Shale Gas Infrastructure

The Marcellus Shale is a black shale formation that is located beneath the Appalachian basin and most of Pennsylvania. Considered to be one of the largest sources of natural gas in America, there is great interest surrounding the economic potential of drilling in the Marcellus Shale. However there are also serious environmental concerns. The Council’s Shale Gas Infrastructure Program tracks a wide variety of air quality issues associated with natural gas drilling in the Marcellus formation.
As natural gas infrastructure continues to expand throughout Pennsylvania and the Eastern seaboard, Clean Air Council remains steadily committed to supporting impacted communities in their struggles for a clean and healthy environment. This includes communities that are facing hydraulic fracturing, pipelines, compressor stations, pumping stations, storage facilities, and refineries.
Every stage of natural gas production and delivery causes air pollution. Shale gas operations can cause local air quality issues and interfere with our region’s ability to meet air quality standards. The Council maintains informational resources for residents, community groups, and public officials on the public health impacts of shale gas infrastructure. A full list of our resources is available at:
Protect Our Children (POC) is a coalition of parents, concerned citizens, and advocacy organizations, dedicated to protecting school children from the health risks of shale gas drilling and infrastructure. We aim to mobilize communities to prevent shale gas infrastructure near schools, through connecting local groups to shared resources and information needed to protect our children’s health and safety. Our goal is to limit children’s exposure to harmful pollutants by keeping shale gas drilling and infrastructure one mile away from schools. More information about Protect Our Children is available here: 
The Council is directly involved in community efforts to analyze the environmental, health, and safety impacts of shale gas pipelines and related infrastructure. Our response to shale gas infrastructure includes education, organizing, and legal advocacy to ensure that residents are well informed about the impacts to their communities and are able to pursue avenues for making their voices heard. More information about the proposed Atlantic Sunrise and Mariner East pipelines is available here:
Bureaucratic Improvement and Legal Action:
The Council will compare air regulations and policies of the Pennsylvania DEP’s various regional offices to ensure enforcement of regulations and to advocate for consistency where necessary. The Council will review and track issued permits to ensue that regional offices are applying policies and regulations as required. The Council will also identify best management practices and best available technologies that will be incorporated into future regulations.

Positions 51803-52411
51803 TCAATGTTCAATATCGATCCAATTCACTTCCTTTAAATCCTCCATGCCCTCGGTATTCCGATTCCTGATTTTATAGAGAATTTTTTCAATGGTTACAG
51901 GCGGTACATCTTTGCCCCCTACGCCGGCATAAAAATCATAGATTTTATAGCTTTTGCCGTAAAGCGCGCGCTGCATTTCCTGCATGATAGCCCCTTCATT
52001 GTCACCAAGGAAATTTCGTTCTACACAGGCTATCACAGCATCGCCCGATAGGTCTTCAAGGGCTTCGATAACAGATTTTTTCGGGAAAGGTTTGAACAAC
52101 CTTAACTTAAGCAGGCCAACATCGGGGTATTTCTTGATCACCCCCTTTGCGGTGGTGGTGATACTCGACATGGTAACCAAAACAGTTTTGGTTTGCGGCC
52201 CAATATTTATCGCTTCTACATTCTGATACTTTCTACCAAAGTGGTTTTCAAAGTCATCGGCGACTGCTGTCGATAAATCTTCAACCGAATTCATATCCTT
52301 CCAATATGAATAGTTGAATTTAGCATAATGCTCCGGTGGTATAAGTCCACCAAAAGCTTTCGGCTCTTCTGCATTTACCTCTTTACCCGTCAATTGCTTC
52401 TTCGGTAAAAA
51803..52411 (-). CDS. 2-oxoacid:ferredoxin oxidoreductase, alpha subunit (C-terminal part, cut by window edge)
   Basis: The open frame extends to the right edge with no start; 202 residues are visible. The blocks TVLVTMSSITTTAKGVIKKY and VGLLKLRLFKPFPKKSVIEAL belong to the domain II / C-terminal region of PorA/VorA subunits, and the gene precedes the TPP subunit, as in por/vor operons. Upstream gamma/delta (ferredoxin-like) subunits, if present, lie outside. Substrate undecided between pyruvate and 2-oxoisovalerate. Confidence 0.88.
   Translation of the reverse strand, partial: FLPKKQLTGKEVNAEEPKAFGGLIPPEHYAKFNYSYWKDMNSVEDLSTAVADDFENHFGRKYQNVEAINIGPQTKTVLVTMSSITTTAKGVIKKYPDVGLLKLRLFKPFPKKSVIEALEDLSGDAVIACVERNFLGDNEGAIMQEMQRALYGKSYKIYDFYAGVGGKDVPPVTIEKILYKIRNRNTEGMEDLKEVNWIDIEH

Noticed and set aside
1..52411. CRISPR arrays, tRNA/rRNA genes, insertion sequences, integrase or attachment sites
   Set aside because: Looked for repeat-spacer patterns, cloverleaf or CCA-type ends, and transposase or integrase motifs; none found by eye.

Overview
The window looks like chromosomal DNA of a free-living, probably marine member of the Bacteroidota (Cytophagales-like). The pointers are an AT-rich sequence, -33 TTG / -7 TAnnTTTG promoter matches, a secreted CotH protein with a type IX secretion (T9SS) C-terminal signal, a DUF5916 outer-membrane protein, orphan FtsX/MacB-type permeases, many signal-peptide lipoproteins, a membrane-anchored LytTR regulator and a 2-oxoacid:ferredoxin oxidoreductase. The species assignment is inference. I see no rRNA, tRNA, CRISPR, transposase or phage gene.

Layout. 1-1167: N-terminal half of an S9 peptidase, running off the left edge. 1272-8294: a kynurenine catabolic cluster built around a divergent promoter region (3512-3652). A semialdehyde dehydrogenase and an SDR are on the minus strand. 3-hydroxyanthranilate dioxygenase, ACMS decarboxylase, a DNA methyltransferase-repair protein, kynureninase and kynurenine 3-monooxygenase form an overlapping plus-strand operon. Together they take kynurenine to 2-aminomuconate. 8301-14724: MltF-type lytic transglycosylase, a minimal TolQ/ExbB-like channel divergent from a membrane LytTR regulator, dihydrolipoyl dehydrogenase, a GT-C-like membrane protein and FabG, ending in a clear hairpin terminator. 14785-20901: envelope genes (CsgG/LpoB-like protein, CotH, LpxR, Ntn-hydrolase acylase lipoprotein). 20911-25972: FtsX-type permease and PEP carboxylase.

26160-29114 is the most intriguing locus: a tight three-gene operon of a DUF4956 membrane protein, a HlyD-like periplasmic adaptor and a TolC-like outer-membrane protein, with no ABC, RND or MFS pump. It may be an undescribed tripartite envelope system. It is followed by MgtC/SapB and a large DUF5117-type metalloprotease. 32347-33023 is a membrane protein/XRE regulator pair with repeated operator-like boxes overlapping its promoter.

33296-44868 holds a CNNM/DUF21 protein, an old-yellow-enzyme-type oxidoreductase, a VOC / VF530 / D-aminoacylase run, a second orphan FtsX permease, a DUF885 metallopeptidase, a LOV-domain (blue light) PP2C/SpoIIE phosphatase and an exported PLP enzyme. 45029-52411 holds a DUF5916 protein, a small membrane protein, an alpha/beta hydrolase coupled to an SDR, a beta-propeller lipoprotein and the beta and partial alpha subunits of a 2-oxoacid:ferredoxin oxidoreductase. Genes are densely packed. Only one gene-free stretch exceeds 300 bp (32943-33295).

Some of the Council’s recent shale-related achievements include:
•        Forcing the Pennsylvania Department of Environmental Protection to be more transparent in permit evaluations as part of a legal settlement.
•        Forcing the Pennsylvania Department of Environmental Protection to adopt US Environmental Protection Agency’s (EPA) definition of single-source determination. 
•        Assisting a group to formally petition the Agency for Toxic Substances and Disease Registry (ATSDR) to complete air monitoring and a health assessment of a community living near a waste water impoundment. ATSDR accepted the petition and is currently performing the assessment
•        Organizing a local group to advocate for and get better technologies for new compressor stations and other fracking infrastructure.
•        Advocating for and achieving best practices for preventing air pollution at compressor stations and increased air monitoring at compressor stations. Some PA DEP regional offices are now starting to include these permit conditions into new plan approvals before the Council even has to suggest it.

July 14, 2014
1:44 PM
25 People Arrested Blocking Entrances to FERC, Protesting Proposed Fracked Gas Export Facility and Pipelines.
WASHINGTON - July 14 - Residents impacted by shale gas infrastructure and their supporters, including Council staff, blocked the entrances to the Federal Energy Regulatory Commission (FERC) headquarters today in protest of the proposed Cove Point liquefied natural gas (LNG) export facility and pipeline projects throughout the northeast.
The Atlantic Sunrise Pipeline, or the Central Penn Lines North and South would create a shortcut between the existing Transco Leidy Line in Columbia County with the Transcontinental Gas Pipeline in Lancaster County.  It is a greenfield pipeline, meaning it would create a new Right-Of-Way (ROW). 

Contact: Sam Koplinka-Loehr, Shale Gas Organizer. (215) 567-4004 x115 or 

What is it?

 Last Wednesday night, Williams’ Transcontinental Gas Pipe Line Company held an open house at Millersville University in Lancaster County, Pennsylvania regarding their proposed Atlantic Sunrise pipeline project. Over 1000 landowners and community members came prepared to ask questions of the Fortune 200 Company about the impacts that the project will have on their communities.

Comments of Clean Air Council on the Environmental Analysis Prepared by FERC Relating to Dominion Cove Point Liquefaction Project